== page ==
Wednesday, March 23, 2016

Wake Me When I Care

Because I had to work last night (horrible, I know!) I was unable to attend my party's political caucus.  I have, however, done my research on not only my party's candidates, but also the candidates of other major parties.  In doing so, I have come across some pretty neat things about each candidate, and I have stumbled on some not-so-neat things.  As we are talking about politicians, here, that is no surprise.  The trend that I've noticed in my research, however, is what I call "hate grouping".

It seems that no one likes any particular candidate, and instead of having a "may the best man win" attitude, many voters have a "may the worst man lose" attitude.  On many of the sites I've looked at and radio dialogues I've listened to, I've encountered statements like, "I don't care who wins as long as it isn't Trump," and "I'll vote for anyone before I vote for Hillary," or (and this is my favorite that I've heard from multiple sources) "If Trump wins, I'm moving to Canada."

My question is, why?  Why is this election cycle becoming a hate fest when there are plenty of viable candidates to choose from?  Why are we so obsessed with hating candidates such as Trump and Hillary instead of choosing other candidates, and why are they still getting the majority of the votes?

My hypothesis is that people aren't doing their research.

The political process isn't meant to be as simple as choose A or B and things will work out fine; rather, it requires effort on the voter's part.  Why do we remember and even honor the Presidents of the past - Jefferson, Lincoln, Roosevelt, Kennedy, Reagan, etc. - but not those of today?  What made those Presidents so great?  In my opinion, it was that they were actually great men and not the rabble-rousers of today's campaign.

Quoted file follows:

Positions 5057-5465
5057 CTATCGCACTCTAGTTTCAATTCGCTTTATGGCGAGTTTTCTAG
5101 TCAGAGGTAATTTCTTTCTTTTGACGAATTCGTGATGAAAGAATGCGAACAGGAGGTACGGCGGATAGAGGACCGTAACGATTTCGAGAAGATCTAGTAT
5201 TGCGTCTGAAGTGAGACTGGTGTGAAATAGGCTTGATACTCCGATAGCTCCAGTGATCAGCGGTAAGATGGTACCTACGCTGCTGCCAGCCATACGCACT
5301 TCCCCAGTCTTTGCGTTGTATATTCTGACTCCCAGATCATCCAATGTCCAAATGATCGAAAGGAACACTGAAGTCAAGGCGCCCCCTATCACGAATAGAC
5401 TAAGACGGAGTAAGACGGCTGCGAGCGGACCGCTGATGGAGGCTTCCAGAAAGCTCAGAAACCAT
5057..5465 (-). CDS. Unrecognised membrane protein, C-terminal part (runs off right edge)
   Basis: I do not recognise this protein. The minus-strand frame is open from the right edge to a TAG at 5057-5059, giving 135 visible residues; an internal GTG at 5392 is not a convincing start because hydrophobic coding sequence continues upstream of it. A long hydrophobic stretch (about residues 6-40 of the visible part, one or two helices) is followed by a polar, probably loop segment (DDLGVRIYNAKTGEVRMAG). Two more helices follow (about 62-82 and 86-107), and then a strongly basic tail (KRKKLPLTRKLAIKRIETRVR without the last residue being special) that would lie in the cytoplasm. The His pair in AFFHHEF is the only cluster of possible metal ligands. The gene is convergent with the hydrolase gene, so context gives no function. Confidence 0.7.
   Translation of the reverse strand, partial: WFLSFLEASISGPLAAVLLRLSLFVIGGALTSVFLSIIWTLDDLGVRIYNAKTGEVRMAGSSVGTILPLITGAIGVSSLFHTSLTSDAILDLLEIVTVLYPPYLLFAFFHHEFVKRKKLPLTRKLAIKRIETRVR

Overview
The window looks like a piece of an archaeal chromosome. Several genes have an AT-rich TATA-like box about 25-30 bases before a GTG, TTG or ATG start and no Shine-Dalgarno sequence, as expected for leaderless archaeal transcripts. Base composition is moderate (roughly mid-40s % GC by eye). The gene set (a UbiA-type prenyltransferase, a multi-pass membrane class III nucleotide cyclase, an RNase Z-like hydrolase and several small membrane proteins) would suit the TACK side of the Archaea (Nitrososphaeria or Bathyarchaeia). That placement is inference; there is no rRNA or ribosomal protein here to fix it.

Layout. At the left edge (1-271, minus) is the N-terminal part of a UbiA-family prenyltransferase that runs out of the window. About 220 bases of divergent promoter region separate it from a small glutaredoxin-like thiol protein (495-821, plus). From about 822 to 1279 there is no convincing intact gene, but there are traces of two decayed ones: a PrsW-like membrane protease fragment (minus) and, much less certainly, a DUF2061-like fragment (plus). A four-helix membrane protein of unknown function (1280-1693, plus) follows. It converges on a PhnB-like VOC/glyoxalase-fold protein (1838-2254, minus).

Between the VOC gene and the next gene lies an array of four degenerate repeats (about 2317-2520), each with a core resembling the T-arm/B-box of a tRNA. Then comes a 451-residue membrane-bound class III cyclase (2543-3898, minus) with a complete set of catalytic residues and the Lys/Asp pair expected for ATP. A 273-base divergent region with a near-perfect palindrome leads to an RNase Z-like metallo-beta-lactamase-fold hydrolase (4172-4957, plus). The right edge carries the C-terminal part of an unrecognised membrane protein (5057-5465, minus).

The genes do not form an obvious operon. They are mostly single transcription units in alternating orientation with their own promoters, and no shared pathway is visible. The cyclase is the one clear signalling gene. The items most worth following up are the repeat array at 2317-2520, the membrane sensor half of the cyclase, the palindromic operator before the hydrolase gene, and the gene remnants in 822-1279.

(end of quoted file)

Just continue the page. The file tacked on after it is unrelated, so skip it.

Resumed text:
Voters used to be more invested in the election process.  US voter records in recent years are at an all-time low, and likewise I believe that political involvement is as well.  People are relying more on sensational news media and blanket statements to make up their minds than ever.  I think that people like Trump and Hillary are winning the race, not because they are better than the others, but because they get more publicity.

Because we expect to make superficial judgements, all we see are the candidates who've made it to the surface, when there is really a slew of viable, and potentially better candidates just underneath.  When we don't do our research, we only see the tip of the iceberg.  Let's take Utah as a case in point: the LDS Church, has a huge influence in Utah, made a statement recently that it wanted its members to get involved in the political process, and even cancelled all meetings on the night of the Utah caucuses in an effort to get its members involved.  This increased voter involvement likely led to Ted Cruz and Bernie Sanders winning Utah as opposed to Trump and Hillary who both won the next-door State of Arizona.  

Squidward once said, "Everybody's an idiot except for me."  He also said, "Wake me up when I care."  Let's not be Squidwards.  Let's start caring, wake up, and get involved in the political process of our great nation.  We all look back to great Presidents of the past and claim that things would be better if we had another President like George Washington or Abraham Lincoln.  We can, but it will take effort.  

Let's all become invested in the future of our nation by researching our candidates and choosing the best man, and not the one that will make the worst man lose.


  1. Your post highlights the value of attention - any attention is good attention. Think back to when the Book of Mormon musical came out. The LDS Church could have worked to shut it down, but instead they embraced this inaccuracies, using it to their advantage.

  2. This caucus event for all these parties has made me realize that I really should do what you said, and research these candidates and make a wise choice of who will be best for our cities, states, and countries. I haven't been very into politics, sometimes not even caring, but all this attention to the caucuses and seeing the real importance in voting, has pushed me to be more interested in what will be best for our country.

  3. I really agree with your statement "It seems that no one likes any particular candidate, and instead of having a "may the best man win" attitude, many voters have a "may the worst man lose" attitude". This puts into words some thoughts that Ive had for some time. Instead of campaigning AGAINST others, we need to campaign FOR those we want to win.